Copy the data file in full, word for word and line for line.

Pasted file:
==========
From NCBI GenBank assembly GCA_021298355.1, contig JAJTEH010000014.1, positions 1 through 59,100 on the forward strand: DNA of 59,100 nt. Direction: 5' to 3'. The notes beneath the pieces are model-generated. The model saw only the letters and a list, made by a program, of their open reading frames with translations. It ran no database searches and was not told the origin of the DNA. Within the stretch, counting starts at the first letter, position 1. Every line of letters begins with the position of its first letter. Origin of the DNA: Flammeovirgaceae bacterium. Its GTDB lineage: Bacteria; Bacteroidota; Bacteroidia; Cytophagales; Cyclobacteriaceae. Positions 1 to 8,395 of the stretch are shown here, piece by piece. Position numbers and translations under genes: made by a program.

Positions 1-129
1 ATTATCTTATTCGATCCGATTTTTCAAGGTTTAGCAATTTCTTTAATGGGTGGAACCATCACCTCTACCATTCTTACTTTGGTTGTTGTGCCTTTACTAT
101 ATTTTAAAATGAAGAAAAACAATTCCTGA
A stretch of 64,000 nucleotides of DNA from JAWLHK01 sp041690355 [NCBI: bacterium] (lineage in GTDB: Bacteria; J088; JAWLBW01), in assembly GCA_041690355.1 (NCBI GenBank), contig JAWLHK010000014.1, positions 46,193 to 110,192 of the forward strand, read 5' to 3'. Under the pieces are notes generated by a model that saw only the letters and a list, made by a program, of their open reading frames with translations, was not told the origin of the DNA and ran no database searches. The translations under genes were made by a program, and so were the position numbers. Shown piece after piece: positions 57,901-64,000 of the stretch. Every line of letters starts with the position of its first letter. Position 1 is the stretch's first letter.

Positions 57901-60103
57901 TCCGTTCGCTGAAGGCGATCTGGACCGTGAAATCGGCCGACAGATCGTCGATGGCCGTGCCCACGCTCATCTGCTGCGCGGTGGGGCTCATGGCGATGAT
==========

From NCBI GenBank assembly GCA_021298355.1, contig JAJTEH010000014.1, positions 1 through 59,100 on the forward strand: DNA of 59,100 nt. Direction: 5' to 3'. The notes beneath the pieces are model-generated. The model saw only the letters and a list, made by a program, of their open reading frames with translations. It ran no database searches and was not told the origin of the DNA. Within the stretch, counting starts at the first letter, position 1. Every line of letters begins with the position of its first letter. Origin of the DNA: Flammeovirgaceae bacterium. Its GTDB lineage: Bacteria; Bacteroidota; Bacteroidia; Cytophagales; Cyclobacteriaceae. Positions 1 to 8,395 of the stretch are shown here, piece by piece. Position numbers and translations under genes: made by a program.

Positions 1-129
1 ATTATCTTATTCGATCCGATTTTTCAAGGTTTAGCAATTTCTTTAATGGGTGGAACCATCACCTCTACCATTCTTACTTTGGTTGTTGTGCCTTTACTAT
101 ATTTTAAAATGAAGAAAAACAATTCCTGA
A stretch of 64,000 nucleotides of DNA from JAWLHK01 sp041690355 [NCBI: bacterium] (lineage in GTDB: Bacteria; J088; JAWLBW01), in assembly GCA_041690355.1 (NCBI GenBank), contig JAWLHK010000014.1, positions 46,193 to 110,192 of the forward strand, read 5' to 3'. Under the pieces are notes generated by a model that saw only the letters and a list, made by a program, of their open reading frames with translations, was not told the origin of the DNA and ran no database searches. The translations under genes were made by a program, and so were the position numbers. Shown piece after piece: positions 57,901-64,000 of the stretch. Every line of letters starts with the position of its first letter. Position 1 is the stretch's first letter.

Positions 57901-60103
57901 TCCGTTCGCTGAAGGCGATCTGGACCGTGAAATCGGCCGACAGATCGTCGATGGCCGTGCCCACGCTCATCTGCTGCGCGGTGGGGCTCATGGCGATGAT